Sunday at the BMW Championship already had the natural tension any head-to-head showdown fosters in the final round of a golf tournament. Patrick Cantlay and Bryson DeChambeau had been matching each other birdie-for-birdie since Saturday’s third round, and when they’d separated from the rest of the field on the back nine Sunday, the winner was obviously going to be one of the two, Cantlay ultimately – and impressively – emerging the champ after six playoff holes.
But on the 14th hole in regulation, that tension seemingly took on a new dimension. DeChambeau, one stroke ahead of Cantlay at the time at 27-under, was getting set to play his approach shot on the par 4, his opponent already on the green 21½ feet from the hole. As DeChambeau stood over his ball about to hit, he suddenly pulled back and spoke:
“Patrick, can you stop walking?”
Apparently out of the corner of DeChambeau’s eye he saw Cantlay and it caused him to pause.
DeChambeau addressed his ball again and hit his approach, his ball failing to get to the top ridge of the green, leaving him 37 feet for birdie.
Immediately, NBC commentators Dan Hicks, Paul Azinger and Jim “Bones” Mackay noted the exchange, suggesting the directive was highly unusual and that it actually might have thrown DeChambeau, which would explain the poor approach shot.
“I’m surprised he called Patrick out like that,” Azinger said. “Really, that can break your own concentration when you call a guy out like that.”
Replied Mackay: “I completely agree with that take, Paul.”
When Cantlay then proceeded to roll in his birdie putt to regain a share of the lead, Azinger continued to focus on the comments.
“He [Cantlay] says, ‘Don’t call me out every again.’ ” And later Azinger noted: “Well, I think it’s personal now.”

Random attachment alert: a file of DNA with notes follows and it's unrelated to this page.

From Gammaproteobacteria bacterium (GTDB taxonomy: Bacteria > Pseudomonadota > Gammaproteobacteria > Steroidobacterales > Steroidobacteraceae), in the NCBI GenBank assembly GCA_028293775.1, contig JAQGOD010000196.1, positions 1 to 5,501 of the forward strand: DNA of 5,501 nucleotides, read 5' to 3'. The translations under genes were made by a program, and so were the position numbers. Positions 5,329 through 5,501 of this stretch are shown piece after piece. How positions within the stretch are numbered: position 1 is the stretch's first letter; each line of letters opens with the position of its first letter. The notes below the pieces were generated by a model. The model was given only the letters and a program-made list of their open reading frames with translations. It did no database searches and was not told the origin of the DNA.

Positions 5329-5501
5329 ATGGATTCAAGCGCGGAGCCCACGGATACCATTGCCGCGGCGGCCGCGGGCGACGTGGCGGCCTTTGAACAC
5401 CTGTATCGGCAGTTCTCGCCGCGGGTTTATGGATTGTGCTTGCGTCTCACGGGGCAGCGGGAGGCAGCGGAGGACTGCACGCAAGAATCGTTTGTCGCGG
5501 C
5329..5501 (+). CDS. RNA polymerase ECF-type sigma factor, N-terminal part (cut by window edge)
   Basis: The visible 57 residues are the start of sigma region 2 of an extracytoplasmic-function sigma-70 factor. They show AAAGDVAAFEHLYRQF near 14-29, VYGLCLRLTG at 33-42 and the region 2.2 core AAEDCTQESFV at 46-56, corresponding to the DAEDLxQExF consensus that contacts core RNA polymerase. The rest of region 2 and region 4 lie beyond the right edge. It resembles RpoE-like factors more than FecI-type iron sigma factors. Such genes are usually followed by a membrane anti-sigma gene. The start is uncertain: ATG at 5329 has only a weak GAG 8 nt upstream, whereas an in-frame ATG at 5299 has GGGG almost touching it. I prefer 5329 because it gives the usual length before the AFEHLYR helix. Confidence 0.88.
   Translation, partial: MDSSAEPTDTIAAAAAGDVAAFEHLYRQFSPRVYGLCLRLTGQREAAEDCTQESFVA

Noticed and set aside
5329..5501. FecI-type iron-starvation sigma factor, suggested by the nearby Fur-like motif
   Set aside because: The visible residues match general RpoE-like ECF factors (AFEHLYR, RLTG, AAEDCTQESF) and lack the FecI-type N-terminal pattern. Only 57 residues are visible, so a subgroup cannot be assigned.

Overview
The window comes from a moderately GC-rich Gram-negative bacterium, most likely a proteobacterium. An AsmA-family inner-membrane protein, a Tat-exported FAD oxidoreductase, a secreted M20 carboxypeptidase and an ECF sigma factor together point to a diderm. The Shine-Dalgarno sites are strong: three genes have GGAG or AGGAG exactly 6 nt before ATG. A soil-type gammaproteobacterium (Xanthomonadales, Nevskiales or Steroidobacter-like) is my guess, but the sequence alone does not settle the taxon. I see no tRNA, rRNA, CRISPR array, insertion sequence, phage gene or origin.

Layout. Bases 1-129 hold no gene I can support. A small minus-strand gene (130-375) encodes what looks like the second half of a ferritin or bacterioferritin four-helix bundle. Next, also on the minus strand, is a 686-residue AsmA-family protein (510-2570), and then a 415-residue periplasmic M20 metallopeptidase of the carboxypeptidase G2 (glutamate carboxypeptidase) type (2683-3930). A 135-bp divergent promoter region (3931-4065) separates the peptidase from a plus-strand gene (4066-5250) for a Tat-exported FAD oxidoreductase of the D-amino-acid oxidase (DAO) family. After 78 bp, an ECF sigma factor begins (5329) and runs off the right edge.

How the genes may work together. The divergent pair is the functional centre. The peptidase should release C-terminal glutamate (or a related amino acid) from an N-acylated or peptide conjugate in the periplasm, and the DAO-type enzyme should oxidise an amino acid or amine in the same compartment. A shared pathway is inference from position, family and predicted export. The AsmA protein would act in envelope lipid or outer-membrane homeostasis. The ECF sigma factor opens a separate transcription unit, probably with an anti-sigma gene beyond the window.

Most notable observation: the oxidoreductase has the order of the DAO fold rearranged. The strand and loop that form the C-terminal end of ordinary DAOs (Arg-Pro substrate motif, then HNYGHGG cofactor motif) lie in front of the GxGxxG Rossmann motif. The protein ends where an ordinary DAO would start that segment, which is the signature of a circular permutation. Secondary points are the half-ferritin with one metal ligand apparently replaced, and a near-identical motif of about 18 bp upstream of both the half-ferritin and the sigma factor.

Azinger leaned into that thought throughout the rest of broadcast, frequently bringing up the DeChambeau call out.
But how much did the comment actually impact the two players, and was there real friction between the two after the incident? The two were not very talkative for the rest of the round, and the handshakes exchanged at the end of regulation and the playoff weren’t that of two best friends appreciative of the moment. That said, neither golfer is the most gregarious player on the course and it wasn’t like they were cracking each other up on the previous 13 holes.
DeChambeau did not talk to the press after the round, so it’s unclear what he was thinking when he made the initial comments to Cantlay. And when asked about the incident in his post-round press conference, Cantlay was quick to say it was a non-issue.
“He just wanted me to stop walking,” Cantlay said. “We had just been told by the rules officials to kind of speed up, and I’m not always the fastest walker, so I was trying to get ahead and do my part. No big deal. That stuff kind of happens every once in a while out here.”